to the U.S. Bureau of Labor Statistics, electrical and electronics engineers hold about
301,500 jobs in the United States.
Almost every industry has a need to employ electrical and electronics engineers.
Click here to learn about employment of
electrical engineers by industry sector.
are hundreds of job titles which employers use to describe the job
functions and responsibilities relating to electrical and electronics
engineering. It is taken for granted that EE's draw heavily from
mathematics. Industry job titles are not necessarily consistent from one
employer to the next. Job titles often reflect a particular discipline or
industry; for example, computer engineers, aerospace engineers, control
systems engineers, and bioengineers.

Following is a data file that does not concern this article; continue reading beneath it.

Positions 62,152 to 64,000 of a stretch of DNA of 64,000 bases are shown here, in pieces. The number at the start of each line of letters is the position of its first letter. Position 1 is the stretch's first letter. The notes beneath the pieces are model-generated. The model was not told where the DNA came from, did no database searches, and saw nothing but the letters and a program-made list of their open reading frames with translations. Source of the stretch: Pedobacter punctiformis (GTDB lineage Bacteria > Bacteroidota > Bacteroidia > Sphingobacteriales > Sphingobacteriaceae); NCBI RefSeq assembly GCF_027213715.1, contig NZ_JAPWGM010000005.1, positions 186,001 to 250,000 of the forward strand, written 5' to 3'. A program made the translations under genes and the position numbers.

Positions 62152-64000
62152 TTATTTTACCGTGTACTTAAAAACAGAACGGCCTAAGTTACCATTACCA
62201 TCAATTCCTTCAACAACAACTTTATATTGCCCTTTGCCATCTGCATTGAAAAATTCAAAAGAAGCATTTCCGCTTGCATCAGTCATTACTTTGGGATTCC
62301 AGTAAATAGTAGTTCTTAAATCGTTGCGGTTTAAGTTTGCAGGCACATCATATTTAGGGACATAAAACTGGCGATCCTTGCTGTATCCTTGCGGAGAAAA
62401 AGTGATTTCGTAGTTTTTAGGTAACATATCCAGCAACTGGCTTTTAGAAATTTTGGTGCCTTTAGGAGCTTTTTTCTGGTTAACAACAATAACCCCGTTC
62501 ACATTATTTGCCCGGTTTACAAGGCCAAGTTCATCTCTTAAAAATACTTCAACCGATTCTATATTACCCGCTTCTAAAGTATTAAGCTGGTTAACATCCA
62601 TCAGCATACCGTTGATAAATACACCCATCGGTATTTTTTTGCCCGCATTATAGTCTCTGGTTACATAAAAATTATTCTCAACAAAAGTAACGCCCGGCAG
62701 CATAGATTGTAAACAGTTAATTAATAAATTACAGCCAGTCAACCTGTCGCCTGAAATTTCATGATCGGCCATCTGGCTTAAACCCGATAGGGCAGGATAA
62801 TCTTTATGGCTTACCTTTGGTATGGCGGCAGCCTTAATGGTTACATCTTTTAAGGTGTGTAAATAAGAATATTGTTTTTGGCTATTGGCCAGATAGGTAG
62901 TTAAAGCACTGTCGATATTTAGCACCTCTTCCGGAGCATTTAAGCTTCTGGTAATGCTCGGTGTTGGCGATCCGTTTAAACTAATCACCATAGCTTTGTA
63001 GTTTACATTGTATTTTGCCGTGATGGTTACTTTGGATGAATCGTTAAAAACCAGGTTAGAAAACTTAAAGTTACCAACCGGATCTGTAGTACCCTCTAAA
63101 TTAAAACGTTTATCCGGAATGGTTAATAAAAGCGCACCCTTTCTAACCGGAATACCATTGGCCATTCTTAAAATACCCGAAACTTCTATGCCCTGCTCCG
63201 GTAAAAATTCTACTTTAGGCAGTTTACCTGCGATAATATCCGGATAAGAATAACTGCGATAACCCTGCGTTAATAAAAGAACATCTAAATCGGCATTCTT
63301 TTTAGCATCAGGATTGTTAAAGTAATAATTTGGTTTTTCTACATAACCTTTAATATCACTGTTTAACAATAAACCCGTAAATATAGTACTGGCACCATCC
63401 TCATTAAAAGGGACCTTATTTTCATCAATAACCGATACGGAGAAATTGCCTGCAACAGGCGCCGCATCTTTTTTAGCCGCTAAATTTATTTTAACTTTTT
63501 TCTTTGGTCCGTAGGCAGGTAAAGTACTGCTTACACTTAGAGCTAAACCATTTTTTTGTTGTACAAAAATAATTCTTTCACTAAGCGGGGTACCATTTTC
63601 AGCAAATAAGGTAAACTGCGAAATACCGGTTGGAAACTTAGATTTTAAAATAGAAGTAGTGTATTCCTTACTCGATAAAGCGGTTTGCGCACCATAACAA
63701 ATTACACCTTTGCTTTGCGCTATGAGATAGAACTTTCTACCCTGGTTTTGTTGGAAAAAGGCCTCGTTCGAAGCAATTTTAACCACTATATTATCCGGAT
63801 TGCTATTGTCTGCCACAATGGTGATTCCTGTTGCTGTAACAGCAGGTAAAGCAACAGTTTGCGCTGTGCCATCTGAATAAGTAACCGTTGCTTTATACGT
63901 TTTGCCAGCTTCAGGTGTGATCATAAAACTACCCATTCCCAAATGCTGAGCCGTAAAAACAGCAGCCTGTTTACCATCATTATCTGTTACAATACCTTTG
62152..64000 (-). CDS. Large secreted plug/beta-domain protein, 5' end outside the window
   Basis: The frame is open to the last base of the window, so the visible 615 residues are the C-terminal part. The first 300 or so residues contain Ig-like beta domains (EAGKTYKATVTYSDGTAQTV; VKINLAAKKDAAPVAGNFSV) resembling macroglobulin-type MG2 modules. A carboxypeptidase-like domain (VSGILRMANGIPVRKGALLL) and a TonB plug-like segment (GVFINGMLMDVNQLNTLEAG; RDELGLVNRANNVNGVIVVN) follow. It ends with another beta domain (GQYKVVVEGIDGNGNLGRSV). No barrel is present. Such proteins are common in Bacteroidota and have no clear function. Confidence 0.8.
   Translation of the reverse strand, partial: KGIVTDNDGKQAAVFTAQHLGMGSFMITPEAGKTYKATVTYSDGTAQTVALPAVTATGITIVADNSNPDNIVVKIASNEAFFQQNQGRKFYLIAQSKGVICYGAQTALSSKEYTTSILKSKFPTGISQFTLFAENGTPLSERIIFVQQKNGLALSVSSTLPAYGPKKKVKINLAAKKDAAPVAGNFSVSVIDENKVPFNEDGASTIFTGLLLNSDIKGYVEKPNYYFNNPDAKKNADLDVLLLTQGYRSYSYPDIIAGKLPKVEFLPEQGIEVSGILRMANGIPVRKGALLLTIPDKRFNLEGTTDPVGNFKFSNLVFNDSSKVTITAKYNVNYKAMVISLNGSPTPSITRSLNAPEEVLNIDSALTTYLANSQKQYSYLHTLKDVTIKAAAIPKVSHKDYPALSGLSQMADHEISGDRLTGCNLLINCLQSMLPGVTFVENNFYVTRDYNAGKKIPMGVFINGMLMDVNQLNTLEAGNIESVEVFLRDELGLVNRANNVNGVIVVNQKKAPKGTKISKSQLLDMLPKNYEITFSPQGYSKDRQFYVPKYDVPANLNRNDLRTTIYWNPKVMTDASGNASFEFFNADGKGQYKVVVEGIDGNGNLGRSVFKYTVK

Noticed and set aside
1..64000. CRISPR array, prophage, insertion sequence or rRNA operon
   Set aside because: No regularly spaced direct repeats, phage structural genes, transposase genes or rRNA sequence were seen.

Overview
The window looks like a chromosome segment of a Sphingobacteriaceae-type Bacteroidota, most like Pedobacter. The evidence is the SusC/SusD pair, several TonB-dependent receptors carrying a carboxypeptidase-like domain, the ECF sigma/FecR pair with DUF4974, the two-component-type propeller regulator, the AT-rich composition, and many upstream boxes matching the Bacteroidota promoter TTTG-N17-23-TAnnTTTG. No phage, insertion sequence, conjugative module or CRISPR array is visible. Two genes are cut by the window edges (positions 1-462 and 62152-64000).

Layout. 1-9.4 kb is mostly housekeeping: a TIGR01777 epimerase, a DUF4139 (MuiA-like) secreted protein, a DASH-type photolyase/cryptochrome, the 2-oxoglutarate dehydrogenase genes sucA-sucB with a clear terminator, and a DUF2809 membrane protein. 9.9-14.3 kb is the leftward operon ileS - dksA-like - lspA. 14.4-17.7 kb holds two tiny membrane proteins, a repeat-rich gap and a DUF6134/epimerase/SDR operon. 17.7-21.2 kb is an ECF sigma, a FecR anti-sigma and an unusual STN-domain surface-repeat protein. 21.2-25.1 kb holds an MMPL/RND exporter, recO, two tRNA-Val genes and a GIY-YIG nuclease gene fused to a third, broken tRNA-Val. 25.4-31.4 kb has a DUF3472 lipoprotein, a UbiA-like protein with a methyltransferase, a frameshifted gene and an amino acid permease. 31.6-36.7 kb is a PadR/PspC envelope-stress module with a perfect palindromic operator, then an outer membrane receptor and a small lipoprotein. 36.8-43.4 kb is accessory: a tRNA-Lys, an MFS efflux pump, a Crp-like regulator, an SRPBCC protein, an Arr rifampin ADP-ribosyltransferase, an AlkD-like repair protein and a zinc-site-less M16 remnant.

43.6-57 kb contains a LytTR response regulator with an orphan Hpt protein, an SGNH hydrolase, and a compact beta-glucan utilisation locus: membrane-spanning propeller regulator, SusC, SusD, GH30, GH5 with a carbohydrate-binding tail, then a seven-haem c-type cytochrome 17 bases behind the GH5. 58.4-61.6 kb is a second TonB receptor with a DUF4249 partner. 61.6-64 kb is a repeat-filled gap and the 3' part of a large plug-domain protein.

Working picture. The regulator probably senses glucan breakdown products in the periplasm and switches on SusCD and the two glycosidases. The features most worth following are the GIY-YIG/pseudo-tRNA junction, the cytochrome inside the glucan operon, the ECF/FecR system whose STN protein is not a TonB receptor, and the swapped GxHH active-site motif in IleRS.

Titles also refer to the basic
functions that engineers perform, such as research, design, testing and
evaluation, manufacturing and applications, maintenance and field service.
Often employers refer to a specific technical specialization or
technology, such as, "Software and Signal Processing Engineers for IBM /
Microelectronics," to describe the kind of engineer wanted. Some engineers
have titles that are associated with other functions, such as management,
human resources, sales and law. A good way to ascertain commonly used job
titles is to scan company web sites and employment ads placed in
newspapers and other publications.
Note: Some resources in this section are provided by
IEEE and the US Department
of Labor, Bureau of Labor Statistics.